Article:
TITLE: Program Officer, Health Care
FUNDING AREAS: Community health care facilities, advocacy, and regional health care programs and alliances
CONTACT: firstname.lastname@example.org, 213-413-4130
IP TAKE: Veniegas has an academic background, so a key here is to have researched-backed solutions to health-care issues.
PROFILE: Rosemary Veniegas joined the California Community Foundation (CCF) team in 2012 as the group's healthcare program officer, helping to expand quality health care for L.A.'s low-income communities.
In the country's second-largest city, access to quality health care is a common problem, and high costs often deter low-income families from seeking preventive care. The results, according to the foundation, are that many low-income adults and children don't seek health care until an emergency arises.
To address these problems, CCF uses three main funding criteria: supporting community health care facilities, providing funds for advocacy efforts to expand access, and building regional healthcare networks. It's a complex issue with many different complex solutions, but Veniegas certainly has the background to lead the foundation's health care program.
Prior to joining CCF, Veniegas—who has a PhD in psychology from ULCA—was an assistant research psychologist in the UCLA Department of Family Medicine. Her work there looked into evidence-based programs in community and public health settings. The buzzword for fundraisers is "evidence-based." And while this concept has always been a funding guideline for the foundation, with Veniegas's background it's likely that, moving forward, the importance of evidence will continue to play a prominent role. (We've been hearing a lot about evidence and measuring success lately in the philanthropy universe.)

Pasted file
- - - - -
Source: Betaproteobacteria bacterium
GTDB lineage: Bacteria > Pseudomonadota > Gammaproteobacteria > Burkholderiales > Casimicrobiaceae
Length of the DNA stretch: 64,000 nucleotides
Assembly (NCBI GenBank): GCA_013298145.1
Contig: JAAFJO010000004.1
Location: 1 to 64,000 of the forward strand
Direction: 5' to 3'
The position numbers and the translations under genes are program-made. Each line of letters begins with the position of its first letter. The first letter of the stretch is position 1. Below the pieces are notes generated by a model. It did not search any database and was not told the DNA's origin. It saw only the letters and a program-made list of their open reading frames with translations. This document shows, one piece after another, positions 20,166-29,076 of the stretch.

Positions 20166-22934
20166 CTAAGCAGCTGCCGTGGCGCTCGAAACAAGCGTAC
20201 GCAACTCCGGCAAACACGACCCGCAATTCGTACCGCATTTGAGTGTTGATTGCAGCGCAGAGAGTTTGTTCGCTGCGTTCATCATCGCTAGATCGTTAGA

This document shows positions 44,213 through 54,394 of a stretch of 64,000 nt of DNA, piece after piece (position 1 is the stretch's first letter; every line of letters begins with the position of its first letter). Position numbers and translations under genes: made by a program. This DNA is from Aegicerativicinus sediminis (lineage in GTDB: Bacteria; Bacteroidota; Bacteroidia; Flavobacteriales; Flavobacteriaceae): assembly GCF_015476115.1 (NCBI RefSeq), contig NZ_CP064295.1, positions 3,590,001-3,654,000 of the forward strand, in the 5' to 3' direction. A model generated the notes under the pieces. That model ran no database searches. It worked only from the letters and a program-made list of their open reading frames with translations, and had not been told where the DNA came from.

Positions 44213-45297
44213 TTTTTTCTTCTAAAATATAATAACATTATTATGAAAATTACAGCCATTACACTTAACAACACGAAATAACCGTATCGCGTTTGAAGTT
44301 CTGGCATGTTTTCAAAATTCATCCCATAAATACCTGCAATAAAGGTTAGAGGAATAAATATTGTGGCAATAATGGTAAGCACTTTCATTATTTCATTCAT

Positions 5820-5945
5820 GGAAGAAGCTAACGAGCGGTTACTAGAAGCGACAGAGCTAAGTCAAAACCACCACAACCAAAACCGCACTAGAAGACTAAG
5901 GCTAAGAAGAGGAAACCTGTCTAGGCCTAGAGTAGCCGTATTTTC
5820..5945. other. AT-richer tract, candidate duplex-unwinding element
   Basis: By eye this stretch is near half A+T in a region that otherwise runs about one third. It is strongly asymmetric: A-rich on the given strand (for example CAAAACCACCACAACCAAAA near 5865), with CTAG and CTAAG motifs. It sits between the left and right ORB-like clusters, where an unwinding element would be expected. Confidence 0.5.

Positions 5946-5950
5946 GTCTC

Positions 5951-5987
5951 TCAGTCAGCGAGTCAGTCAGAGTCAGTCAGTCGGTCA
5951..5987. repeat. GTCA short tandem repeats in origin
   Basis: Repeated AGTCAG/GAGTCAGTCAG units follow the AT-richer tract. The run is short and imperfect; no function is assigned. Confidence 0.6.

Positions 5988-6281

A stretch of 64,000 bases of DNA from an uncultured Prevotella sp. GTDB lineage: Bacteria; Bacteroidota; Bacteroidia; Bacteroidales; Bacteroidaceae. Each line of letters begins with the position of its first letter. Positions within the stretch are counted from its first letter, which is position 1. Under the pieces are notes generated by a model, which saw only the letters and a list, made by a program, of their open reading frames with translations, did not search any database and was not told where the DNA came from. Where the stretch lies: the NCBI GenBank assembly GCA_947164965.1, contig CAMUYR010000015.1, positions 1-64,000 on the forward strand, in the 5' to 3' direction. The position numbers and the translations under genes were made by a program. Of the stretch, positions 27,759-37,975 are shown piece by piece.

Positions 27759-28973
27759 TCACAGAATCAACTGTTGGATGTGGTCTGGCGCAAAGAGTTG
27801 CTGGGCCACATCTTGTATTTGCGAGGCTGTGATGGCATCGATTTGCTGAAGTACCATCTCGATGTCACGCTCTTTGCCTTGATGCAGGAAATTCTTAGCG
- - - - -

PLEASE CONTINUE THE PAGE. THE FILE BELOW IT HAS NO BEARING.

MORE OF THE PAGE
Although Veniegas has been with the foundation for only a relatively brief period, she's already making an impact in Los Angeles County. One grant given during her tenure is $300,000 to Los Angeles Orthopaedic Hospital. This grant, one of the largest recent gifts from the program, will support the hospital's mission of serving a diverse community, with a specific impact on providing services to children, regardless of whether or not their families can pay.
CCF's grants are also pouring into Los Angeles county health care facilities. Four grants of $100,000 went to two health centers and two clinics. There are a couple of things fundraisers should know about the funding of community facilities: Clinics, hospitals, or health care centers must serve "a well-defined neighborhood, local population, or constituency," and the majority of decision makers in the organization should be from that community.